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    Rights: The University of Waikato
    Published 21 July 2007 Referencing Hub media

    Dr Richard Watts from the Department of Physics and Astronomy at the University of Canterbury talks about his work in a very exciting area of applied physics.

    He is able to start from basic science and very rapidly work towards new methods of disease diagnosis and treatment.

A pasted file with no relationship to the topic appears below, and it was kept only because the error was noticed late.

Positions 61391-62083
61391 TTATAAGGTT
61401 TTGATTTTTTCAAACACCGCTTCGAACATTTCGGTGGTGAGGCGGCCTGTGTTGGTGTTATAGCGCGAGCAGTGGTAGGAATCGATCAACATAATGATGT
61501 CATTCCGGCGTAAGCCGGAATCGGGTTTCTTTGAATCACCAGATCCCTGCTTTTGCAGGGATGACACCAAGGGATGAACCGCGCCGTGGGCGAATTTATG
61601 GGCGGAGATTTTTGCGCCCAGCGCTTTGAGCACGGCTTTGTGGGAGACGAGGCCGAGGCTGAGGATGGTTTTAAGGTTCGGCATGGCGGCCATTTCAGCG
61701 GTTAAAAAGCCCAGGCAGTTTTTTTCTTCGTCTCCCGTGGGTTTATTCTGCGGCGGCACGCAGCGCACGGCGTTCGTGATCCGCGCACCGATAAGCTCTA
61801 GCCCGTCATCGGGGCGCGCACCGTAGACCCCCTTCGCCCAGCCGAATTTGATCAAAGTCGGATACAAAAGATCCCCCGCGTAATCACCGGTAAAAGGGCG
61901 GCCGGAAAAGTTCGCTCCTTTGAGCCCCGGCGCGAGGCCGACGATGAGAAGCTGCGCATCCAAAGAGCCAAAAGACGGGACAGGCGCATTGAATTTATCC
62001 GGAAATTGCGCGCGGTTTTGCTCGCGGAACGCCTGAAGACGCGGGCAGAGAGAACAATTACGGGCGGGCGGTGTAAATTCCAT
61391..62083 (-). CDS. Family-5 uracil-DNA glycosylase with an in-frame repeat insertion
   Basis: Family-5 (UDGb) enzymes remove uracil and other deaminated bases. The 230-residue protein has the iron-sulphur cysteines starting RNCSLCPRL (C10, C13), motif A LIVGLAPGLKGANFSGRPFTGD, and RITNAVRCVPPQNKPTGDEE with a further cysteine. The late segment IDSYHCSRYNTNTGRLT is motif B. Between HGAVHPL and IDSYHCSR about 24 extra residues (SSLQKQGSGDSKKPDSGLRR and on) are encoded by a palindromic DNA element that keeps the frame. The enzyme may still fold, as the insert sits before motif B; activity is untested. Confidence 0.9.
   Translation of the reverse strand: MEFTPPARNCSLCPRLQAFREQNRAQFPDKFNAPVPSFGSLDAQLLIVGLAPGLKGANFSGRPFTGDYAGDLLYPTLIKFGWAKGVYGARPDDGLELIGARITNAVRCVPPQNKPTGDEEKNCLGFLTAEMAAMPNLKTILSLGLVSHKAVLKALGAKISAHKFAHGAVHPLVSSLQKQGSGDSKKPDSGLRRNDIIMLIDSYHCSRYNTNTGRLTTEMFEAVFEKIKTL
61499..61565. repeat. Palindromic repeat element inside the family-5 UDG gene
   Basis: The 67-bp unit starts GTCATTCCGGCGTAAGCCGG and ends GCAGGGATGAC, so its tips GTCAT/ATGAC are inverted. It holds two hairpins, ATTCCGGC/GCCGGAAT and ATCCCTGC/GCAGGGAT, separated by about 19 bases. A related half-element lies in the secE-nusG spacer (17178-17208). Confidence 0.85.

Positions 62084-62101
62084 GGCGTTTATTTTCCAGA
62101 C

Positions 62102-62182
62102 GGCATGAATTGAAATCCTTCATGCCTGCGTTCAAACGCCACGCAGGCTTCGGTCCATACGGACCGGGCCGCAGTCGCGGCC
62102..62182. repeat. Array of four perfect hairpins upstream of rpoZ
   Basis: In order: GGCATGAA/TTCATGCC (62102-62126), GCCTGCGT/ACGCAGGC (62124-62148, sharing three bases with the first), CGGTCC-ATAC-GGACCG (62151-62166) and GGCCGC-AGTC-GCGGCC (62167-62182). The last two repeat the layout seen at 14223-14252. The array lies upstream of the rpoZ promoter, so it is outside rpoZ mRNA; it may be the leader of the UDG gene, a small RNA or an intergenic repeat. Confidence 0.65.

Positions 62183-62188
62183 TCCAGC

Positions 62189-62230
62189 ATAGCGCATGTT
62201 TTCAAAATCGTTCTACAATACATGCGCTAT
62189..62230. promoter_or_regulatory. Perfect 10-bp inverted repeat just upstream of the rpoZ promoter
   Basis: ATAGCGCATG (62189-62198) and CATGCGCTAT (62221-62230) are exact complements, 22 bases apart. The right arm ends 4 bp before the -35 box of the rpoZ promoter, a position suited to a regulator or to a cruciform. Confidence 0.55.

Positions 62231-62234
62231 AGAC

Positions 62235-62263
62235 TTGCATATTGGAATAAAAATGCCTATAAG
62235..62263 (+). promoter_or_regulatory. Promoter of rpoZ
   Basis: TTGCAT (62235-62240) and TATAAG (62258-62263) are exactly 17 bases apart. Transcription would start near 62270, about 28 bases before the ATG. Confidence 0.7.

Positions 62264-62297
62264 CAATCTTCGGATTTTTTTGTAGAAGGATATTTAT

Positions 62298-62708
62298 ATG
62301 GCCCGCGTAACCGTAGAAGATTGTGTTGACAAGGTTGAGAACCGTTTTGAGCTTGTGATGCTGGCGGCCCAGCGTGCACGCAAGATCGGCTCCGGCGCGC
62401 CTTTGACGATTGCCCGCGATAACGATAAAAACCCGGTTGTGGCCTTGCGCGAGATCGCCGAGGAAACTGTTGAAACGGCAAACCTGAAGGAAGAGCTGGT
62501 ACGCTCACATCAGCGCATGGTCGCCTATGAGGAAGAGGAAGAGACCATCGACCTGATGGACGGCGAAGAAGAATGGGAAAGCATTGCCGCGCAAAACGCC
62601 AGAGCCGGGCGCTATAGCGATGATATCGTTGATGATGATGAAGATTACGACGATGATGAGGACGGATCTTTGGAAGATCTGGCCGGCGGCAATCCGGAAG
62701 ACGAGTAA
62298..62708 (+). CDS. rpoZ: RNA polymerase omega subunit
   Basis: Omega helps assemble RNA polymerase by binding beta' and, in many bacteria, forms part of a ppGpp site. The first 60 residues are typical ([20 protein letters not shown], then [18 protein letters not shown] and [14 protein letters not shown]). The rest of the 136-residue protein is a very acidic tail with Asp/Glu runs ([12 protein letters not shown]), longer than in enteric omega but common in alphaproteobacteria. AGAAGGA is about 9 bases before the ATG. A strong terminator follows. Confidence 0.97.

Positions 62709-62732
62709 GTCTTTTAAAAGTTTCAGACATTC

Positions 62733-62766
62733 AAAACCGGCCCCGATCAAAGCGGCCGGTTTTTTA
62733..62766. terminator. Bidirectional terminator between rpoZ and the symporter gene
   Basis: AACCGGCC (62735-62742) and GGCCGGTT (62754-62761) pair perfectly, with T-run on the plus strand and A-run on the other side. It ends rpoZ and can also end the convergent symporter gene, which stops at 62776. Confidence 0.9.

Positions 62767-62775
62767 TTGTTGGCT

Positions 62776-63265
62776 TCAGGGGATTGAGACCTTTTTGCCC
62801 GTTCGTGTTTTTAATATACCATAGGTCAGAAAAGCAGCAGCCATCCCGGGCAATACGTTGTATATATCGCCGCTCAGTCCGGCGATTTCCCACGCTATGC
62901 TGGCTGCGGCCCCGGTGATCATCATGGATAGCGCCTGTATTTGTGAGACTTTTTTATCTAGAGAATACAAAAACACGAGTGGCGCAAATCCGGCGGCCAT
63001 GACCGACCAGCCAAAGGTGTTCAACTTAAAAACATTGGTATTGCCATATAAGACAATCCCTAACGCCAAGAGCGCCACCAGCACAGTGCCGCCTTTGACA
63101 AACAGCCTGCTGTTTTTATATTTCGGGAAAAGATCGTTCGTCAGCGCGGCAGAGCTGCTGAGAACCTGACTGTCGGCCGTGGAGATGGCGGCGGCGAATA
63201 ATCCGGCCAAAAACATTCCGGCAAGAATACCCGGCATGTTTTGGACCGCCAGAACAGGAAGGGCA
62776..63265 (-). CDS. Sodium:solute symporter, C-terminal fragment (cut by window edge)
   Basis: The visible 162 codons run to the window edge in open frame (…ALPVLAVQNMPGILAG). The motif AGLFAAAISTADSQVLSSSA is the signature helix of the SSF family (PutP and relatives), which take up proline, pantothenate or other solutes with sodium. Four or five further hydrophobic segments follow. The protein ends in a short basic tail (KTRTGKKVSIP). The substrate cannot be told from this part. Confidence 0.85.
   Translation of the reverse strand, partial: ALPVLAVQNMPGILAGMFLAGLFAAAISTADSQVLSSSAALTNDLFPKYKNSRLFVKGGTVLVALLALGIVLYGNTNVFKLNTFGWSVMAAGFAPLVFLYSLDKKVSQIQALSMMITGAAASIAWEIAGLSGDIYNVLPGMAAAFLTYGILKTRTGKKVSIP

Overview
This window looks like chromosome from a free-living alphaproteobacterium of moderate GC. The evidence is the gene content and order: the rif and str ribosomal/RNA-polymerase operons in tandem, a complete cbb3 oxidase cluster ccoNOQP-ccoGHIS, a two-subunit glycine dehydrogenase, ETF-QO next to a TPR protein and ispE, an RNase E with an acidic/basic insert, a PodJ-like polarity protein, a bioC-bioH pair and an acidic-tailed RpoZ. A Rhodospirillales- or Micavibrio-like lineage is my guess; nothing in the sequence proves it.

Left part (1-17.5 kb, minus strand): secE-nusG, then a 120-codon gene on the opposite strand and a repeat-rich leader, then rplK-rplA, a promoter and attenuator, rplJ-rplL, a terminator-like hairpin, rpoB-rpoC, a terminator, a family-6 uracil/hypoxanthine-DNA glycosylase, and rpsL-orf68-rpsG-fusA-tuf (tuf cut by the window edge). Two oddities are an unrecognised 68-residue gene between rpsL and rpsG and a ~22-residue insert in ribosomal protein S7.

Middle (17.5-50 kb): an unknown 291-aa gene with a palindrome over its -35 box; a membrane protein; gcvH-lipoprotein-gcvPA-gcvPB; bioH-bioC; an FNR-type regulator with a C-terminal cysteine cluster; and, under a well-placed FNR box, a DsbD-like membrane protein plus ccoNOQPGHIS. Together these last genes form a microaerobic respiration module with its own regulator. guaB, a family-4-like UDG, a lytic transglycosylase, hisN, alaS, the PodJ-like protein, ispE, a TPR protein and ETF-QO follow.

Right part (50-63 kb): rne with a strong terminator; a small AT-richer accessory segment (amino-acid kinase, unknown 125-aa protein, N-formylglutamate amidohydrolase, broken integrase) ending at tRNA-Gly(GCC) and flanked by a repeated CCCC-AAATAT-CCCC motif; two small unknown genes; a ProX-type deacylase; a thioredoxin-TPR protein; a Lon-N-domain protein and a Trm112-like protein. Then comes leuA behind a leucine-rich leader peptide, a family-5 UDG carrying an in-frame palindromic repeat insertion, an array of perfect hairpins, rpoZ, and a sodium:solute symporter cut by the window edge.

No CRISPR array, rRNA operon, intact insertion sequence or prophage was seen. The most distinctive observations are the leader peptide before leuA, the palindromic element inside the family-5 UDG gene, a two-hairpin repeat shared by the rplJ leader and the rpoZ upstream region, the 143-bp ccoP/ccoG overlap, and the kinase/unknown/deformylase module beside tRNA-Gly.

What do I enjoy about my work? Well, it’s a very applied area of physics, so we can programme the MRI scanner to do different types of acquisition, and in a very rapid period you can move things from a very basic science level all the way through to actually treating patients and it’s not a huge long process. If somebody comes up with a very good idea, within a very few years it can be at the stage where every MRI scanner around the world has this technique available to it. So it’s a very exciting, very applied area. You generate really amazing images and you have an amazing structure to look at, both when you’re looking at the brain and when you’re looking at other parts of the body. So it’s very rewarding from the perspective that you are actually dealing with clinical issues. If you can develop a better test for a particular disease then people can treat that disease better. If you can understand the brain better, then we’ll understand the disease and we can do things like monitoring the progression of a disease. What’s the effect of a treatment? Is this drug helping or is it not helping? And then you get to work with all these other people which I think it’s very stimulating.